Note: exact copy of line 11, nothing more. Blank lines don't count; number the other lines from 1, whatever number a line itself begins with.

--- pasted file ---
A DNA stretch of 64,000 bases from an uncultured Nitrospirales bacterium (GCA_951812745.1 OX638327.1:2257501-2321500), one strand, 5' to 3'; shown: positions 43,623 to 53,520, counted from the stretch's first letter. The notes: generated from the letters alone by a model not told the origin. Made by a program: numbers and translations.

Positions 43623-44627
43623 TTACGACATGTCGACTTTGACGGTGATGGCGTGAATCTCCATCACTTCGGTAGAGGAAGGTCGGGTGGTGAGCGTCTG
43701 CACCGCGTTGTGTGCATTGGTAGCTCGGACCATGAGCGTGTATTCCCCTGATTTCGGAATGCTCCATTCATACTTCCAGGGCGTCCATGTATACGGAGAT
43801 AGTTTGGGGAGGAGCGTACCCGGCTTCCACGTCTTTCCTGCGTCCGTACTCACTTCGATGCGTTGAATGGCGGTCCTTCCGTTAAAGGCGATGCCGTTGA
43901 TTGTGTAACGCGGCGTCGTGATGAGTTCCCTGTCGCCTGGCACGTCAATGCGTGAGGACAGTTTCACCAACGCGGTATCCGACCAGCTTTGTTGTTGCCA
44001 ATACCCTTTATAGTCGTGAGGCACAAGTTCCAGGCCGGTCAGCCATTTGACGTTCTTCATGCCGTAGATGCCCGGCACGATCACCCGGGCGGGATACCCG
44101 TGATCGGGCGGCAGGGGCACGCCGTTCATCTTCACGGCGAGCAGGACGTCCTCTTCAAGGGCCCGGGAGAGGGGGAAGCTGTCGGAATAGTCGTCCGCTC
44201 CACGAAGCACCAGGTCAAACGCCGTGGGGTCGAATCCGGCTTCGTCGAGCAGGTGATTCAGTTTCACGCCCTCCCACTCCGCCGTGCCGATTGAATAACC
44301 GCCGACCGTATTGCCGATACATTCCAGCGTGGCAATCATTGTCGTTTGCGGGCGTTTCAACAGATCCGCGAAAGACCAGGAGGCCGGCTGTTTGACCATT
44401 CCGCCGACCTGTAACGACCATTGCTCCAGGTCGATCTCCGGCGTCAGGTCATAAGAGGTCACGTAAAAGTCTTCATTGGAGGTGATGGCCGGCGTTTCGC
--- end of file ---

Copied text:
44401 CCGCCGACCTGTAACGACCATTGCTCCAGGTCGATCTCCGGCGTCAGGTCATAAGAGGTCACGTAAAAGTCTTCATTGGAGGTGATGGCCGGCGTTTCGC